CBS banks on comedy with ‘Gary’

Posted Sept. 23, 2008, at 8:33 p.m.

Brave CBS.

Now there’s two words not often put together.

The eye is leading off a second night with sitcoms, at a time when network comedy is supposedly dead. CBS has long had success with comedies on Monday night, and its execs are no doubt hoping lightning strikes again on Wednesday.

Rather than rapidly shuffling “The New Adventures of Old Christine” around the schedule, the network is leading off Wednesdays with the Julia Louis-Dreyfus show at 8 p.m., followed by the new sitcom “Gary Unmarried,” which debuts tonight.

“Gary Unmarried” is a fairly well-suited vehicle for caustic comic Jay Mohr. It’s not quite the perfect fit that his character, the producer Peter Dragon, was in the cruelly truncated “Action,” but it beats Mohr’s throwaway role as the paranormal professor on “Ghost Whisperer.”

Gary Brooks is a recently divorced housepainter with two children (one precocious, one neurotic). He’s the stereotypical man-boy and weekend dad who has doubts about his ex-wife’s new-agey parenting techniques and who keeps two beers and ranch dressing in his fridge.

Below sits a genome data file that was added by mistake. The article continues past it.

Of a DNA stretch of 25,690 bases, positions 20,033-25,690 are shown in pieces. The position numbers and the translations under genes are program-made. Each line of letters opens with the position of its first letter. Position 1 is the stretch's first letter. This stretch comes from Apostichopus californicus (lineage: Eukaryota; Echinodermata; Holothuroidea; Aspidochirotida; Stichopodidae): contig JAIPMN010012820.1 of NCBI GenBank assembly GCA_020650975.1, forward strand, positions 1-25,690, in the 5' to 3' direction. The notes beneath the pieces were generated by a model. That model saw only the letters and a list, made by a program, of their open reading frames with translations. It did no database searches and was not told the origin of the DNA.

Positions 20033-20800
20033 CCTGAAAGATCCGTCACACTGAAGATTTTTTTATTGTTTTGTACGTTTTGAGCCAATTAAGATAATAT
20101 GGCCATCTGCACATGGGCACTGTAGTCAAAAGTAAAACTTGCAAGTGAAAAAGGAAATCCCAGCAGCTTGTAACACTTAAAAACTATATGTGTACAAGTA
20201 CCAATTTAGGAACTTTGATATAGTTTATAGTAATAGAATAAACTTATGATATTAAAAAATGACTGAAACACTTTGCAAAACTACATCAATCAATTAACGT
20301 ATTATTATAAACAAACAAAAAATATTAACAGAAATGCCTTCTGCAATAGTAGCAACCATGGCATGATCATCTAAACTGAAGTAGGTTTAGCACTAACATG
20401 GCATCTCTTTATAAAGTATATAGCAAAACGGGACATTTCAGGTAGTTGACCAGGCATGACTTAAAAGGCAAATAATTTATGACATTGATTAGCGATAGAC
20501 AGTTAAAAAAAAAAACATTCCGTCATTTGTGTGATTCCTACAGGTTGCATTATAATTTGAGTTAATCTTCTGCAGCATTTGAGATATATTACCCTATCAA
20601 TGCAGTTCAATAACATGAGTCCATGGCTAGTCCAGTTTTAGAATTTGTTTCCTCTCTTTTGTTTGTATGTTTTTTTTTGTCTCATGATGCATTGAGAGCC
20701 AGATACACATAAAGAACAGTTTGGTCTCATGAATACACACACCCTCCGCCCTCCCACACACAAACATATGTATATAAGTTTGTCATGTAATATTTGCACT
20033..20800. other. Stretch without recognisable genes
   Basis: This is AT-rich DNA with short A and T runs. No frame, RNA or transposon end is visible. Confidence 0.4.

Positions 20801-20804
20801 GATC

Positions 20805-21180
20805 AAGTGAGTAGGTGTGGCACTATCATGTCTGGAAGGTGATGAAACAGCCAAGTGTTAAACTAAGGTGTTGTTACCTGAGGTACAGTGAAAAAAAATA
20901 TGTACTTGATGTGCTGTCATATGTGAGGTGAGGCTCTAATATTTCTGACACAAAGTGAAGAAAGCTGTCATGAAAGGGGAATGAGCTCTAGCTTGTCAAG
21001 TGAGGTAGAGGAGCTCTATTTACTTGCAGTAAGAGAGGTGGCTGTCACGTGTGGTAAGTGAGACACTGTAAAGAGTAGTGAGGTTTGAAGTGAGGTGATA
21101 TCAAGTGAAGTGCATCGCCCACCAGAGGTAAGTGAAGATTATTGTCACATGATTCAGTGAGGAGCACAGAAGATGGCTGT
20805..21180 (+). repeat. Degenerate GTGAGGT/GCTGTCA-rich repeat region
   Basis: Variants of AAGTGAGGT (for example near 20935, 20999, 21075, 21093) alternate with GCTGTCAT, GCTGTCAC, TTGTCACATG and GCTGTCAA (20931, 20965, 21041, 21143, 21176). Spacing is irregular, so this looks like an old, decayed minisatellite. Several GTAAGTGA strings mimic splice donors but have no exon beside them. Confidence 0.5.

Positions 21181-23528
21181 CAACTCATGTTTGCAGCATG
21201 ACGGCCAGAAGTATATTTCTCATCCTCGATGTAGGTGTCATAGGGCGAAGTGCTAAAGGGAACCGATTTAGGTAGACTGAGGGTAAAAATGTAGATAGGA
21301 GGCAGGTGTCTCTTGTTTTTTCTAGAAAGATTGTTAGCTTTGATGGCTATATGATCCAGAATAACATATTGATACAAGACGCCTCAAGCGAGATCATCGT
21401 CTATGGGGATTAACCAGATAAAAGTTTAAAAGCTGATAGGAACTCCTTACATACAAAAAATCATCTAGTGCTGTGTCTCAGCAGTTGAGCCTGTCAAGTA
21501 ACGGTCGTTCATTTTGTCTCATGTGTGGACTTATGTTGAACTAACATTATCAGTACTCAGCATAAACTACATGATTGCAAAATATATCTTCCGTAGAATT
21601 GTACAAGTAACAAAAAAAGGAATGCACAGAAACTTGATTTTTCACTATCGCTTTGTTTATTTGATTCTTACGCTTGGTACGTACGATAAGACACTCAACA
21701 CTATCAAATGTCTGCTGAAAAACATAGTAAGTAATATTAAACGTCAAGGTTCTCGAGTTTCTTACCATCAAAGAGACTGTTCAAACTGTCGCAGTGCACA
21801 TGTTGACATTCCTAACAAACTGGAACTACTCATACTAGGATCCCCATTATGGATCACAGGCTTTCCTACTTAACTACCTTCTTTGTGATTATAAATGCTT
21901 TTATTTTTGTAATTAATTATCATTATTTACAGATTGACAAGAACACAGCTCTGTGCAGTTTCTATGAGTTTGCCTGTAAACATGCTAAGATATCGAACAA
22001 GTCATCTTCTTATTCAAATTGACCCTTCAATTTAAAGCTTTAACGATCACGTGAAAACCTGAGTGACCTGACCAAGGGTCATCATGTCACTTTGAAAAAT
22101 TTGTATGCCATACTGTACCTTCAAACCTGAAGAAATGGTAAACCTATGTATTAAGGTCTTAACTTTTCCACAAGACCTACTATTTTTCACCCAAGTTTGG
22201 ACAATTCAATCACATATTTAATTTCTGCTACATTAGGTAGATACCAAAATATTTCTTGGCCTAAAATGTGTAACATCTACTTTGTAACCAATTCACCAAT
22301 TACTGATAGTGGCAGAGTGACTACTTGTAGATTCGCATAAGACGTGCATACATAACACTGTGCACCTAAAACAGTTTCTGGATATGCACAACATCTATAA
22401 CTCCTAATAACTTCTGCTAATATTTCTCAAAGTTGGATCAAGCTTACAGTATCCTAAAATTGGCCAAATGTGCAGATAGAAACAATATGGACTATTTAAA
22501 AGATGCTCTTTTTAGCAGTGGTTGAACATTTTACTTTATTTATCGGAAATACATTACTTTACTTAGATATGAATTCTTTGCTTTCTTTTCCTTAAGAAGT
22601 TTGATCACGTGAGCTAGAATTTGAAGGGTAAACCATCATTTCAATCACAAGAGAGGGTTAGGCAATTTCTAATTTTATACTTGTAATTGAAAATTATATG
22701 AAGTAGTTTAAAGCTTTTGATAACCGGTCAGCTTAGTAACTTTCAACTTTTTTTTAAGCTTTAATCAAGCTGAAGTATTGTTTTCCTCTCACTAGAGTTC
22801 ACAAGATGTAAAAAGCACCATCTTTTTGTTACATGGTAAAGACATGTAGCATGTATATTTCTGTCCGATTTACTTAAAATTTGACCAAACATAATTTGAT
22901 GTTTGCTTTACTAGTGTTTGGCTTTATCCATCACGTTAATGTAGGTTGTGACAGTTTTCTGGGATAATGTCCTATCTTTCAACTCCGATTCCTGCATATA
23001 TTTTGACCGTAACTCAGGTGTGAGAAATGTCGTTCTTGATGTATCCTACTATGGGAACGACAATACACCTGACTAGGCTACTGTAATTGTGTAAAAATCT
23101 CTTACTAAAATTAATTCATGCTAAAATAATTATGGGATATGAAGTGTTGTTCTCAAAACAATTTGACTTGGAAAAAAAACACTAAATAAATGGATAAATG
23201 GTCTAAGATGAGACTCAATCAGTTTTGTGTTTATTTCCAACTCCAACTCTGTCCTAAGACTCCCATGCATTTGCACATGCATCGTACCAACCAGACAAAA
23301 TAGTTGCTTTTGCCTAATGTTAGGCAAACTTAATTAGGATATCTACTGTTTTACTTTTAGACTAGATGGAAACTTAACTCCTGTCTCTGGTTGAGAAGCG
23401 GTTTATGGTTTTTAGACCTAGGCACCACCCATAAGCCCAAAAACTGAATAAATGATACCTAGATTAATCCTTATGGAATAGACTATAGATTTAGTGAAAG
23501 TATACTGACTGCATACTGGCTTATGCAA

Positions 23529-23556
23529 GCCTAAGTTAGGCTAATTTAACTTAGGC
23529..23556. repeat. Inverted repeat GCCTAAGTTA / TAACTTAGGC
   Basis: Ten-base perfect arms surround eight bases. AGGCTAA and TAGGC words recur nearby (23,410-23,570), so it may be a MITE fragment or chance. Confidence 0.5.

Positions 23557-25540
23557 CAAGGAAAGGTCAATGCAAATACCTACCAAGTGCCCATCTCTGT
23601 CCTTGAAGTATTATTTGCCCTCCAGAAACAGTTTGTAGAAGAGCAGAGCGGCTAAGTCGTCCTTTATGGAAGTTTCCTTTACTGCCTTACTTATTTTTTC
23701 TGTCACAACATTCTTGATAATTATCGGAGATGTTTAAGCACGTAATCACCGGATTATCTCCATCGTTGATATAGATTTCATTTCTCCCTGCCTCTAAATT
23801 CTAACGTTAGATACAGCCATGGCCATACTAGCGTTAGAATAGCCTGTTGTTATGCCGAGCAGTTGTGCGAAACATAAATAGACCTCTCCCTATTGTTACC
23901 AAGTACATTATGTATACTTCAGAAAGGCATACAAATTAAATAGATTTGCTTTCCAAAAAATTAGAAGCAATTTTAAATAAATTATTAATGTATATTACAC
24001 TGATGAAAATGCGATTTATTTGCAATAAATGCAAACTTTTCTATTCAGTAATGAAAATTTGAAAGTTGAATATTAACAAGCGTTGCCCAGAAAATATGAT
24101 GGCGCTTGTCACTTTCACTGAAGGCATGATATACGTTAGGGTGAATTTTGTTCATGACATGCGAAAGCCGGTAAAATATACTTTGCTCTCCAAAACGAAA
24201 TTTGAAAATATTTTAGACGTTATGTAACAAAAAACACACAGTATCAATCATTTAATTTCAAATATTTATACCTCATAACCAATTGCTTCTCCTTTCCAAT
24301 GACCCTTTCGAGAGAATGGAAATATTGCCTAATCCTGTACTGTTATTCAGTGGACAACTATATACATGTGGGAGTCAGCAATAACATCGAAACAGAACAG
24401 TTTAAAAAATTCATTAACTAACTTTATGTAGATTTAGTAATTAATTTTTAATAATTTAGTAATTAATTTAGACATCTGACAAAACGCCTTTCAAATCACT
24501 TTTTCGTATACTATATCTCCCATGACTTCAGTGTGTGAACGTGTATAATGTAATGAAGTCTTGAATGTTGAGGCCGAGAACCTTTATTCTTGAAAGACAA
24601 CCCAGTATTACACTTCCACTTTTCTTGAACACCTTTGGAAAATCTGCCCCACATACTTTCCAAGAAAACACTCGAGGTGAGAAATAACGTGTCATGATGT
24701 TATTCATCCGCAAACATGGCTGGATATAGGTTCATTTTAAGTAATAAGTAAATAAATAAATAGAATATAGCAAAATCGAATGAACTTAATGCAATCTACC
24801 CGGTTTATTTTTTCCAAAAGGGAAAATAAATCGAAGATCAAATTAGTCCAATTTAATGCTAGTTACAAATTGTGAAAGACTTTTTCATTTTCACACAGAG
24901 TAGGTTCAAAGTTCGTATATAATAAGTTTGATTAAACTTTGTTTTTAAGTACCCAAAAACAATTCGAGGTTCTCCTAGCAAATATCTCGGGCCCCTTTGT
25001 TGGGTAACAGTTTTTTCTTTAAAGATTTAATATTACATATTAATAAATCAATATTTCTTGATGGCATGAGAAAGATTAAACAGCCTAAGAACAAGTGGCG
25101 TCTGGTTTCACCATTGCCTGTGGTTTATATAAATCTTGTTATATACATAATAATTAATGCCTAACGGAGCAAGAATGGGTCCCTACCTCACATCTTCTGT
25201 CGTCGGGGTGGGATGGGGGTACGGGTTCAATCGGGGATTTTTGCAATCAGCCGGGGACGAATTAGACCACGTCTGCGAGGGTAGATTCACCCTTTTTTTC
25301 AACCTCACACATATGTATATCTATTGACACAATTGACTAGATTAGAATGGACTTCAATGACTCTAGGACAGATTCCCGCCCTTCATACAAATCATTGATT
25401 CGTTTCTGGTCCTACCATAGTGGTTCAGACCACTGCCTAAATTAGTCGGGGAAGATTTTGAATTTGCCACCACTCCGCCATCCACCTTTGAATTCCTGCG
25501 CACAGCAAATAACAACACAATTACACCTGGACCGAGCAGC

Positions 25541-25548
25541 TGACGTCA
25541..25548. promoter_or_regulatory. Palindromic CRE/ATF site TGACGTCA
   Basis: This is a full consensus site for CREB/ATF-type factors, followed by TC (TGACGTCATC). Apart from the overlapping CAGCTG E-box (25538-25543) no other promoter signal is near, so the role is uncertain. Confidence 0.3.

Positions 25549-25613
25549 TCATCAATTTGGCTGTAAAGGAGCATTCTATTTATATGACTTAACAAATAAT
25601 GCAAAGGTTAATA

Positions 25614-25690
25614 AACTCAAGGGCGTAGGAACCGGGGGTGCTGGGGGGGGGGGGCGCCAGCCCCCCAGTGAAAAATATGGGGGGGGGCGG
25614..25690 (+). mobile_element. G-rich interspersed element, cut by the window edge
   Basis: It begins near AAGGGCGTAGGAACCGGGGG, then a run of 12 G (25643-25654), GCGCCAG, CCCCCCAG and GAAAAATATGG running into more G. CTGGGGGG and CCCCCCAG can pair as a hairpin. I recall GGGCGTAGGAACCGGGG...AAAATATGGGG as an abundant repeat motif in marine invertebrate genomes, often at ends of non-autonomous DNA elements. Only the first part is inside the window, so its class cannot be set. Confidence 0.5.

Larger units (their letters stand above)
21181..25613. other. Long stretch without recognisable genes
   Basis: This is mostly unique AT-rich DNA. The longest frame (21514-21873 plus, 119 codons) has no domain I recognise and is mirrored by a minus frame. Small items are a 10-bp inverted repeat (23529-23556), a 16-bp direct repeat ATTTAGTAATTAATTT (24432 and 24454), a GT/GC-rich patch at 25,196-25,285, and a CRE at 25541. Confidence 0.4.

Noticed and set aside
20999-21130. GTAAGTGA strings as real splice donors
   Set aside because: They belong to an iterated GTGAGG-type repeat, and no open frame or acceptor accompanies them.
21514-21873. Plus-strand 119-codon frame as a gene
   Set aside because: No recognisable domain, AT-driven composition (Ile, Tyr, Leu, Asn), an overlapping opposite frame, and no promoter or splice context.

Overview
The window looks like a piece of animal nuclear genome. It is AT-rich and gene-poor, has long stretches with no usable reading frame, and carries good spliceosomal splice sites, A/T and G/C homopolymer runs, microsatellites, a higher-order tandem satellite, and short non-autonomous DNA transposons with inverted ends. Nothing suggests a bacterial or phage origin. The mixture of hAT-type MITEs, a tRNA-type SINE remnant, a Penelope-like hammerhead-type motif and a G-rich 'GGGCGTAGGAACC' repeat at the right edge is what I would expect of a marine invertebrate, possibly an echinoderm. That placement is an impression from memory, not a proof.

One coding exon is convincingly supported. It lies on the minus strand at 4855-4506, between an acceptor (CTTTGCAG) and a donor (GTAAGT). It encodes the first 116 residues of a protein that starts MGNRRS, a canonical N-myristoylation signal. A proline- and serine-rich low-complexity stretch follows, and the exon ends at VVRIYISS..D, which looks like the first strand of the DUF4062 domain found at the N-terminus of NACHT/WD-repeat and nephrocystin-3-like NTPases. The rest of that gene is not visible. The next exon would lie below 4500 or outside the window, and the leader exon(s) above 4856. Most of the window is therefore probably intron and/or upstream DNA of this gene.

His ex-wife is played by show-killer Paula Marshall (the short-lived “Out of Practice,” “Cursed,” “Snoops,” “Cupid,” among others). Allison is that TV staple, the emasculating harpy of an ex-wife.

Gary becomes interested in Vanessa (Jaime King), a single mother whose condo he is painting. He and Allison had agreed to stay out of relationships for a time for their kids’ sake. So Gary approaches her about changing “the rules,” only to find out that she’s secretly gotten engaged to their former marriage counselor (played by Ed Begley Jr.). Age jokes ensue.

Too many shows peak with their pilots. With “Gary Unmarried,” the material doesn’t measure up yet to the talent involved. Fortunately, Emmy Award winner James Burrows (“Cheers,” “Will & Grace”) is directing the series, and if anyone can bring it along, he can.

Besides, “Gary Unmarried” is hardly the worst sitcom on the networks (consider Fox’s “’Til Death” and “Do Not Disturb” and CBS’ one-note “Worst Week” for proof). It just needs time and character development to succeed.

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